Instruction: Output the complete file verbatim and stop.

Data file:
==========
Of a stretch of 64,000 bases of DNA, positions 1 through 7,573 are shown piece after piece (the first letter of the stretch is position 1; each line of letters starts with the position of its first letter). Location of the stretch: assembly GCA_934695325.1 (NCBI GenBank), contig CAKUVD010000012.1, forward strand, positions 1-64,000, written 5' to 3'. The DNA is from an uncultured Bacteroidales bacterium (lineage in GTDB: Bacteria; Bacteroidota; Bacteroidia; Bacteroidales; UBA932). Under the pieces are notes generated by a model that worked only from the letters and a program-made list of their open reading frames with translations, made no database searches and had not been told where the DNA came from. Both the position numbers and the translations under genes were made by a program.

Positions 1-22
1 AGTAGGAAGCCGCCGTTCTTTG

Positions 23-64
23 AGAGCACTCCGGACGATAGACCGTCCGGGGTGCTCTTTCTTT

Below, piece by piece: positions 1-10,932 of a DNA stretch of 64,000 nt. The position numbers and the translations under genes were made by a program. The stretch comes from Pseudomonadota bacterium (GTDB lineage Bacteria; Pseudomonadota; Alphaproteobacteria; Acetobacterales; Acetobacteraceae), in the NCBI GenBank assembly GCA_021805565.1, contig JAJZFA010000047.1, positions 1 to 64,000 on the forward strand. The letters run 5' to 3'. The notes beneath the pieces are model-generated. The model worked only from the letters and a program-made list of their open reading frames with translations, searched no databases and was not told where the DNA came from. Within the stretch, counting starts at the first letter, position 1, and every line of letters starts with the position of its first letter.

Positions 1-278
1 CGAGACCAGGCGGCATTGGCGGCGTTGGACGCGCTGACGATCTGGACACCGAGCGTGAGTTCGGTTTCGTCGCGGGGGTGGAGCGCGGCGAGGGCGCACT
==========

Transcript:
Of a stretch of 64,000 bases of DNA, positions 1 through 7,573 are shown piece after piece (the first letter of the stretch is position 1; each line of letters starts with the position of its first letter). Location of the stretch: assembly GCA_934695325.1 (NCBI GenBank), contig CAKUVD010000012.1, forward strand, positions 1-64,000, written 5' to 3'. The DNA is from an uncultured Bacteroidales bacterium (lineage in GTDB: Bacteria; Bacteroidota; Bacteroidia; Bacteroidales; UBA932). Under the pieces are notes generated by a model that worked only from the letters and a program-made list of their open reading frames with translations, made no database searches and had not been told where the DNA came from. Both the position numbers and the translations under genes were made by a program.

Positions 1-22
1 AGTAGGAAGCCGCCGTTCTTTG

Positions 23-64
23 AGAGCACTCCGGACGATAGACCGTCCGGGGTGCTCTTTCTTT

Below, piece by piece: positions 1-10,932 of a DNA stretch of 64,000 nt. The position numbers and the translations under genes were made by a program. The stretch comes from Pseudomonadota bacterium (GTDB lineage Bacteria; Pseudomonadota; Alphaproteobacteria; Acetobacterales; Acetobacteraceae), in the NCBI GenBank assembly GCA_021805565.1, contig JAJZFA010000047.1, positions 1 to 64,000 on the forward strand. The letters run 5' to 3'. The notes beneath the pieces are model-generated. The model worked only from the letters and a program-made list of their open reading frames with translations, searched no databases and was not told where the DNA came from. Within the stretch, counting starts at the first letter, position 1, and every line of letters starts with the position of its first letter.

Positions 1-278
1 CGAGACCAGGCGGCATTGGCGGCGTTGGACGCGCTGACGATCTGGACACCGAGCGTGAGTTCGGTTTCGTCGCGGGGGTGGAGCGCGGCGAGGGCGCACT